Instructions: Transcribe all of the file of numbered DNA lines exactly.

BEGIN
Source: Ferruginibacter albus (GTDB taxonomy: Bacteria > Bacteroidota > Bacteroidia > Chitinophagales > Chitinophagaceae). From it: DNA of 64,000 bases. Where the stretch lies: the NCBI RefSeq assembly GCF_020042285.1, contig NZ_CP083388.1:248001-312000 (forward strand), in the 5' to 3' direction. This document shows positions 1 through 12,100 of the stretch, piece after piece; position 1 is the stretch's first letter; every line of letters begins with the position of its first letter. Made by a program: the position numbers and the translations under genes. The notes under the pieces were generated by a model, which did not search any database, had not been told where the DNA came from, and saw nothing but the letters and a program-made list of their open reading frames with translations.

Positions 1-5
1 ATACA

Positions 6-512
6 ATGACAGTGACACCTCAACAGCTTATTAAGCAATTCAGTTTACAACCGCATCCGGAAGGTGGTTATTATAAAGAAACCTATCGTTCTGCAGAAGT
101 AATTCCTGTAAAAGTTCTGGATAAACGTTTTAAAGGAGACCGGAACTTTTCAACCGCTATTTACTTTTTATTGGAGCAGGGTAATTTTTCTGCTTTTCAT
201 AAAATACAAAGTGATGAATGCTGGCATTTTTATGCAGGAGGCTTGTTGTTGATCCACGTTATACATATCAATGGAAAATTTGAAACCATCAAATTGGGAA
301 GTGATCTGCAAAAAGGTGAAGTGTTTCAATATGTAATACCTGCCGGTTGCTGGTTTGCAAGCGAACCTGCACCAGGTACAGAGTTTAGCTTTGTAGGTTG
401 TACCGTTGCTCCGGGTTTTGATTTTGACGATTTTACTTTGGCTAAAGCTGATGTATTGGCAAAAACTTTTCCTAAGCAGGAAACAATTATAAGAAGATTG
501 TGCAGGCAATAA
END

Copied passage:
Source: Ferruginibacter albus (GTDB taxonomy: Bacteria > Bacteroidota > Bacteroidia > Chitinophagales > Chitinophagaceae). From it: DNA of 64,000 bases. Where the stretch lies: the NCBI RefSeq assembly GCF_020042285.1, contig NZ_CP083388.1:248001-312000 (forward strand), in the 5' to 3' direction. This document shows positions 1 through 12,100 of the stretch, piece after piece; position 1 is the stretch's first letter; every line of letters begins with the position of its first letter. Made by a program: the position numbers and the translations under genes. The notes under the pieces were generated by a model, which did not search any database, had not been told where the DNA came from, and saw nothing but the letters and a program-made list of their open reading frames with translations.

Positions 1-5
1 ATACA

Positions 6-512
6 ATGACAGTGACACCTCAACAGCTTATTAAGCAATTCAGTTTACAACCGCATCCGGAAGGTGGTTATTATAAAGAAACCTATCGTTCTGCAGAAGT
101 AATTCCTGTAAAAGTTCTGGATAAACGTTTTAAAGGAGACCGGAACTTTTCAACCGCTATTTACTTTTTATTGGAGCAGGGTAATTTTTCTGCTTTTCAT
201 AAAATACAAAGTGATGAATGCTGGCATTTTTATGCAGGAGGCTTGTTGTTGATCCACGTTATACATATCAATGGAAAATTTGAAACCATCAAATTGGGAA
301 GTGATCTGCAAAAAGGTGAAGTGTTTCAATATGTAATACCTGCCGGTTGCTGGTTTGCAAGCGAACCTGCACCAGGTACAGAGTTTAGCTTTGTAGGTTG
401 TACCGTTGCTCCGGGTTTTGATTTTGACGATTTTACTTTGGCTAAAGCTGATGTATTGGCAAAAACTTTTCCTAAGCAGGAAACAATTATAAGAAGATTG
501 TGCAGGCAATAA